The art of hairdressing is careful and intricate – after all, you’re put in charge of grooming and styling someone else’s hair.
Or you could be cutting your own hair, which has become more common if you mostly stay at home these days.
Properly handling a pair of styling shears is essential for obtaining an adequate level of precision in trimming hair, mastering scissor-cutting techniques.
You are reducing the risk of repetitive motion injuries like carpal tunnel syndrome, which can be an annoying hindrance for any budding barber.
In this article, you’ll find out exactly how to hold hairdressing scissors like a salon professional.
Mastering how to hold hairdressing scissors starts with the placement of your hand and fingers on the scissors.
Styling shears are slightly different from your average scissors, with sharper blades and more delicate finger holes.
If you look at your styling shears, you can also see a curved protrusion from the smaller finger hole – this is called a tang. The tang provides added stability while you cut.
The Western grip is the traditional way of holding shears because it’s the one we all regularly use. The finger hole with the tang should be the side at the top.
You sit your ring finger in the smaller finger hole and your thumb into the larger one, while your pinkie rests on the tang (handle hook). Meanwhile, the index and middle fingers should rest atop the upper handle; usually, the shears have notches in front of the smaller finger hole for them to rest on.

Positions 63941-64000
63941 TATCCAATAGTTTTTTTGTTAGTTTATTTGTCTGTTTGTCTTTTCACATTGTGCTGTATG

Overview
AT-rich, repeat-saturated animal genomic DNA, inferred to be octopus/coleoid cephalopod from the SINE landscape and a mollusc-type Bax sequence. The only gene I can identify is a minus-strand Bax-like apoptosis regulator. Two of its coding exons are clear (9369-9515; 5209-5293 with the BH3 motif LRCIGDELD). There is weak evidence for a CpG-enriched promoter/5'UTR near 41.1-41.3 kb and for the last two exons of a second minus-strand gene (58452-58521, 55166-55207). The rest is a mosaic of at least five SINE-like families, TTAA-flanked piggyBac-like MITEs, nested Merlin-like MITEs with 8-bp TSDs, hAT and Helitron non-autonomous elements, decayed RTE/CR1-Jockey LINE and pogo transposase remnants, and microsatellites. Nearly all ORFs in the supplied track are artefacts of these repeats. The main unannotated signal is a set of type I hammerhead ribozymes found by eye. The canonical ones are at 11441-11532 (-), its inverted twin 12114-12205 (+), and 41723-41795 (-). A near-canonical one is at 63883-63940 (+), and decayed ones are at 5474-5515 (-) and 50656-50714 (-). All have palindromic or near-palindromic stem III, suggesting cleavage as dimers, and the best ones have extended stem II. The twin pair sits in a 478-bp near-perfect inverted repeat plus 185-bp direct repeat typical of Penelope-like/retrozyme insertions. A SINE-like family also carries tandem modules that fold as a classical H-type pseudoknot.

Your four fingers on top apply pressure to the still blade, balancing it, while your thumb delicately moves the blades.
Using the Western grip keeps your hand stable and reduces injury from straining muscles.
It might also be valuable to learn the Eastern grip, where you insert your index finger in the smaller hole, the thumb in the other, then rest the middle and ring fingers behind the blade with the pinkie free.
It’s definitely odd at first but affords a little more precision and opens up techniques like slithering and point-cutting.
A common mistake on how to hold hairdressing scissors is the use of your finger and thumb to open and close the blades. Its be best if you only moved your thumb while cutting hair.
It’s actually unnecessary – and somewhat risky - to use more than one finger since this rocks your movement and adds strain to the tendons on your hand.
Moving only the thumb reduces how much your hand muscles need to work - thus decreasing the likelihood for carpal tunnel syndrome – and allows you to cut like a hairdressing machine.
Once you get the hang of how to hold hairdressing scissors, you might want to learn how to balance a comb and your shears on the same hand.
This is a great way to trim (pun intended) a few precious seconds from your hairdressing routine. You’ll need to practice twirling the comb so it’ll feel natural when cycling between the comb and shears.
When using the comb to part or style, tuck the shears into your palm. When it’s time to cut, twirl the comb to its resting position. The comb should rest on your index and ring fingers and keep in place with the middle finger.
There are many different ways to hold your scissors properly, but the Western Traditional grip is the most common.
The proper way to hold scissors is better for ergonomic use to avoid stress on your joints or muscles while cutting hair for long periods of time.
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